Alcohol use and associations with biological markers and self-reported indicators of unprotected sex in human immunodeficiency virus-positive female sex workers in Mombasa, Kenya.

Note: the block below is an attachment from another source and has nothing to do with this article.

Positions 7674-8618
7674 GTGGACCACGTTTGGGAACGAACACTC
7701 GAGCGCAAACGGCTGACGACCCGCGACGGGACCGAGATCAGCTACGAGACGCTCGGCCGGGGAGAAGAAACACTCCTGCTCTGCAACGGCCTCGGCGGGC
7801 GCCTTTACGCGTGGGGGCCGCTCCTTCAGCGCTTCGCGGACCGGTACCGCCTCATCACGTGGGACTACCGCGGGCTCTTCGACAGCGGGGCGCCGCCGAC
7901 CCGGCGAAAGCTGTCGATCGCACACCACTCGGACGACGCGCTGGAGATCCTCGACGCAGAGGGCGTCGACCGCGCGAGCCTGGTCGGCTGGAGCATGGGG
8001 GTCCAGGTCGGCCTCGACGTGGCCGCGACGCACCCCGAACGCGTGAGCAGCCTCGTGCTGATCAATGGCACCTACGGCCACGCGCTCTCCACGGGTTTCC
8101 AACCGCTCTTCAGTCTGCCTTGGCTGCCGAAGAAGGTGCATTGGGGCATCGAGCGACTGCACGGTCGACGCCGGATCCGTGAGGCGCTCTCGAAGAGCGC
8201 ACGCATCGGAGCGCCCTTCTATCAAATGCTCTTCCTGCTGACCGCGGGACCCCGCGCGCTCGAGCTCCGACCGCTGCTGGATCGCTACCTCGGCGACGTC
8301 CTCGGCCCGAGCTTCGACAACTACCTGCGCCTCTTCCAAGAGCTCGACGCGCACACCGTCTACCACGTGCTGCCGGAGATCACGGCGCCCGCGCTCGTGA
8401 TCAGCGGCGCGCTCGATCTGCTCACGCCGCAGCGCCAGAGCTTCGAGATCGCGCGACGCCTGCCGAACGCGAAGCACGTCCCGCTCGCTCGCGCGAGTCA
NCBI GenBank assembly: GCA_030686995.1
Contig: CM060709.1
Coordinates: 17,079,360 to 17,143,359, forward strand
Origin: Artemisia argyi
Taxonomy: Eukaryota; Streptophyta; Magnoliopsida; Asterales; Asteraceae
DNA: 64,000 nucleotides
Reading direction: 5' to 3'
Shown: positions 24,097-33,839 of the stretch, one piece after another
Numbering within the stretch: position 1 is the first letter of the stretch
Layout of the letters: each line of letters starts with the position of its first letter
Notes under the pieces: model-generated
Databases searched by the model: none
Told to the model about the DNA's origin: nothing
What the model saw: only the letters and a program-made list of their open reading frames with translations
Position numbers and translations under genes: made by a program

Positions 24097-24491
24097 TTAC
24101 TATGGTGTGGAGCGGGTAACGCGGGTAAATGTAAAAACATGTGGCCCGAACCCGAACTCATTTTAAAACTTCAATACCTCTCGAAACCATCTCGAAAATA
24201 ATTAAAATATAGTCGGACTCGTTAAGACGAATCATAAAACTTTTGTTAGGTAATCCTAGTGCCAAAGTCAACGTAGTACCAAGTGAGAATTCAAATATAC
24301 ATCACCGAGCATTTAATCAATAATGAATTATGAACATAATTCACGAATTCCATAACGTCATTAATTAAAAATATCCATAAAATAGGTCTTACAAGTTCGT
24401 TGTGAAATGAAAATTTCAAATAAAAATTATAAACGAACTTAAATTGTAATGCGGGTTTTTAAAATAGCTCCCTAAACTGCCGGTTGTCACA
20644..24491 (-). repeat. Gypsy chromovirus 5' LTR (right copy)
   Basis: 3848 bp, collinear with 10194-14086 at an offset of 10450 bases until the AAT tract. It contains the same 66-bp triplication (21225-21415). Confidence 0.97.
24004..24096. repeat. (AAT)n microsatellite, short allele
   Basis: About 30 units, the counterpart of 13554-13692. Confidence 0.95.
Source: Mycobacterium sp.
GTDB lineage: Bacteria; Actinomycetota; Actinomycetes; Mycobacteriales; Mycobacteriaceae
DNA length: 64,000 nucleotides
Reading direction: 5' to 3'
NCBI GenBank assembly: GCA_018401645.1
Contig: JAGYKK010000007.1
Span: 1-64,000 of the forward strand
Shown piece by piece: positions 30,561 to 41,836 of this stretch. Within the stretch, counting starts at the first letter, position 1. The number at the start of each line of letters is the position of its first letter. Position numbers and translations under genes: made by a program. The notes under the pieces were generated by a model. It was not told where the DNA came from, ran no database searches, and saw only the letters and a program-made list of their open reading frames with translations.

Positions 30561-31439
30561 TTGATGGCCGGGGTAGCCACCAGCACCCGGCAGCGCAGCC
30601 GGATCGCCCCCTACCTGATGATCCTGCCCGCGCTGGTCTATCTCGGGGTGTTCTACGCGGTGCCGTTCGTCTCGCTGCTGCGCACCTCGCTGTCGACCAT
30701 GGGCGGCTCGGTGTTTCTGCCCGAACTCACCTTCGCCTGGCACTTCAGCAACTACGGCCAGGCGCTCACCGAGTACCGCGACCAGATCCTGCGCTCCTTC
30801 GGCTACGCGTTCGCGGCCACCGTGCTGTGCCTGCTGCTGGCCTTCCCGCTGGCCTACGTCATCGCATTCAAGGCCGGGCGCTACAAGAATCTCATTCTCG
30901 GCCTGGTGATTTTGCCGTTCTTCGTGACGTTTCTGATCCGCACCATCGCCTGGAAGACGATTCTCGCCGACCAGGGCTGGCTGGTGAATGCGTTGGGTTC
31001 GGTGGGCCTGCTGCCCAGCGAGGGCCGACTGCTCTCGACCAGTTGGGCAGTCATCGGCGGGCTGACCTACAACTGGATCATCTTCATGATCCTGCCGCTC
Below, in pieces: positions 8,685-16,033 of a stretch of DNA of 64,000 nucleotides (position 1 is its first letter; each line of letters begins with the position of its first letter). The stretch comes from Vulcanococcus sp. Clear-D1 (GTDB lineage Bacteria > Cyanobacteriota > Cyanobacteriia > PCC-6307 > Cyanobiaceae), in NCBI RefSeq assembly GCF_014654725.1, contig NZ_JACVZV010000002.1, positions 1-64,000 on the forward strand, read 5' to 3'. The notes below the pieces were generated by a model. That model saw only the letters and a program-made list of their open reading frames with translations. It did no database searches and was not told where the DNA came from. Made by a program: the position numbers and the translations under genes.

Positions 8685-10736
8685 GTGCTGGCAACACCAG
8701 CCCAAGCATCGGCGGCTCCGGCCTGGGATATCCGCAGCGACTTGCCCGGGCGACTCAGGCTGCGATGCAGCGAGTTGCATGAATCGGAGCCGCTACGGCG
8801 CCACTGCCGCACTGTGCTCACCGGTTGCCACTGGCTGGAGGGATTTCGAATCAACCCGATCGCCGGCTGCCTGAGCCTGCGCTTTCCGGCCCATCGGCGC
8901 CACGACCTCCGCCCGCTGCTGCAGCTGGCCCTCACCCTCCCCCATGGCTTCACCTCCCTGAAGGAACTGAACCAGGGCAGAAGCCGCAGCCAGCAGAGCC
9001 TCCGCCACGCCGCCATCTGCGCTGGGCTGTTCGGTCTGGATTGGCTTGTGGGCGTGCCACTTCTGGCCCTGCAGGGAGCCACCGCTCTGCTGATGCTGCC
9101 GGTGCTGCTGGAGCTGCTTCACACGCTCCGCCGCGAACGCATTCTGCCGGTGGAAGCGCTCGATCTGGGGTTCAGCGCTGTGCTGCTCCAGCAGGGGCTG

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BACKGROUND: Studies of alcohol use and sexual behavior in African populations have primarily been cross-sectional, used nonvalidated measures of alcohol use, or relied on self-reported sexual risk endpoints. Few have focused on human immunodeficiency virus (HIV)-positive women. METHODS: Longitudinal data were collected from a cohort of HIV-positive Kenyan female sex workers. At enrollment and annual visits, participants were asked about past-year alcohol use using the Alcohol Use Disorders Identification Test (AUDIT). The primary endpoint was detection of prostate-specific antigen (PSA) in vaginal secretions at quarterly examinations. Associations between hazardous/harmful alcohol use (AUDIT score ≥7), PSA detection, and secondary measures of sexual risk were evaluated using generalized estimating equations with a log binomial regression model. RESULTS: A total of 405 women contributed 2750 vaginal samples over 606 person-years of follow-up. Hazardous/harmful alcohol use was reported at 16.6% of AUDIT assessments and was associated with higher risk of PSA detection (relative risk 1.50; 95% confidence interval, 1.11-2.01) relative to no alcohol use. This association was attenuated and no longer statistically significant, after adjusting for age, work venue, intimate partner violence, depression, and partnership status (adjusted relative risk, 1.13; 95% confidence interval, 0.82-1.56). In exploratory analyses, alcohol use was associated with self-report of unprotected sex and with sexually transmitted infection acquisition. CONCLUSIONS: Although hazardous/harmful alcohol use was not associated with detection of PSA in adjusted analysis, associations with secondary outcomes suggest that alcohol use is at least a marker of sexual risk behavior.
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